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Sunday, March 27, 2016


by George Held

The Swedish authorities have filed criminal charges against a Syrian man who is suspected of having participated in the mass killing of captured Syrian soldiers in 2012. The police arrested the man, Haisam Omar Sakhanh, on Friday, in the town of Karlskoga, Sweden, and charged him with a crime against international law. —NY Times, March 14, 2016

It is a late-winter day, chilly,
so the nine standing men wear a jacket
or a vest, and seven, two with masks,
point AK-47s at their targets

on the ground in front of them: seven
young men, torsos stripped bare, five
with their foreheads pressed to the ground—
two with hands bound behind their back,

three with hands restrained below the waist,
and two with hands free, one of whom rests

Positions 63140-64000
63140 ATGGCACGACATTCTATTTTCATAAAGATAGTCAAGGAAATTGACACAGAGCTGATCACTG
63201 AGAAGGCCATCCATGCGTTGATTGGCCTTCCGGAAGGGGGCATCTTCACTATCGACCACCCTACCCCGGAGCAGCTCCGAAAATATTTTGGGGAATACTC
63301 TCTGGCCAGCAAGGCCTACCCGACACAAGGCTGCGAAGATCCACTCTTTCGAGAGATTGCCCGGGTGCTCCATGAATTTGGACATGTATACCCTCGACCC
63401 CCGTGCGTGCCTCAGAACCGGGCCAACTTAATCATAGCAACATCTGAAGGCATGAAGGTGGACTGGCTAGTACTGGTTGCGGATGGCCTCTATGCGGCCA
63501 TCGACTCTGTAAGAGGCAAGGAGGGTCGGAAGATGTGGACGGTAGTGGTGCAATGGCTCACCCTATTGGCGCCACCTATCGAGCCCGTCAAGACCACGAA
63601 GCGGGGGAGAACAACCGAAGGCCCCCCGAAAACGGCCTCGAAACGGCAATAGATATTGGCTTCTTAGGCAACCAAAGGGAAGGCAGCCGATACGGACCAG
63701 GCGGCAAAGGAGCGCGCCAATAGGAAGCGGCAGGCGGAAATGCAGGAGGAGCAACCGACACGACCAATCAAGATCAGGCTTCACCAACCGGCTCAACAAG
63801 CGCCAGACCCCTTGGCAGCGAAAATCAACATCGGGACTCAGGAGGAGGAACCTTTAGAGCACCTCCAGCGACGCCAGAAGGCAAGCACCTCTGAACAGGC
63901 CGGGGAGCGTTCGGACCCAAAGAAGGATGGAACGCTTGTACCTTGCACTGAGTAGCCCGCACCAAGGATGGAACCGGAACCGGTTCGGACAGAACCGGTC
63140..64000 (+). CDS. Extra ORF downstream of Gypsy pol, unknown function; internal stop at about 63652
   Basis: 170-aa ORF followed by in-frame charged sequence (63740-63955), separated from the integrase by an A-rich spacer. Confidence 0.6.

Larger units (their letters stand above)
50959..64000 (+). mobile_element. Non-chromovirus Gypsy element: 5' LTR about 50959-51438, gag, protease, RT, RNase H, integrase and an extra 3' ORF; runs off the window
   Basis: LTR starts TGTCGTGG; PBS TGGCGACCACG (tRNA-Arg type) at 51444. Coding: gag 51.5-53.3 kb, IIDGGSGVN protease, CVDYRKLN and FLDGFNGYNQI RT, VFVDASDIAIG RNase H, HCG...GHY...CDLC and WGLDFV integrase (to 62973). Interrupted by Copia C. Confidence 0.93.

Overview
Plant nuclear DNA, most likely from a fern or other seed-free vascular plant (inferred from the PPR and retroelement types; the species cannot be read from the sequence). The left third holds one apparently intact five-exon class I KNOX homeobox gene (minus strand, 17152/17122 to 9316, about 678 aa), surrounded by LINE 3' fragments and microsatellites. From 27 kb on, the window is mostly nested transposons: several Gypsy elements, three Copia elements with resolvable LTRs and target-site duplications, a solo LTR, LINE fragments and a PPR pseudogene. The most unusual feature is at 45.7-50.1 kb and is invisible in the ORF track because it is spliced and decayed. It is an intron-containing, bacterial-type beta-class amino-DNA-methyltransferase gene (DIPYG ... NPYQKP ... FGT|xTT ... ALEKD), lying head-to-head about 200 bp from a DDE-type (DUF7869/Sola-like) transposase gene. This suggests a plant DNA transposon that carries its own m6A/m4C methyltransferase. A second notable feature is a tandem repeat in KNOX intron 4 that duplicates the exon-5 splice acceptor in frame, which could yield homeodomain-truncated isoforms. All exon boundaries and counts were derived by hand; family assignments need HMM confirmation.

his forehead on a bare right arm, while
the other, at the extreme right, lies legs

spread, his chin on his left fist, his eyebrows
and nose visible for his last picture.
We can only guess at their last thoughts
and prayers, but each one knows

that any second a bullet will crash
into the back of his skull, and he will be dead.
The standing man at the extreme right
holds a pistol and looks down the rocky field,

maybe for a signal to begin shooting.
He will soon start the execution, firing
the first shot into his helpless victim.
The other armed men follow suit; all the bare-

backed men are now dead, and maybe so
are some of the rebels. Life is violent,
brutish and short for men at war, especially
a civil war, and usually it is better

to be a man with a Kalashnikov than one
stripped, prone, and waiting . . .

George Held, a regular contributor to The New Verse News, has a new book out from Muddy River Books, Bleak Splendor.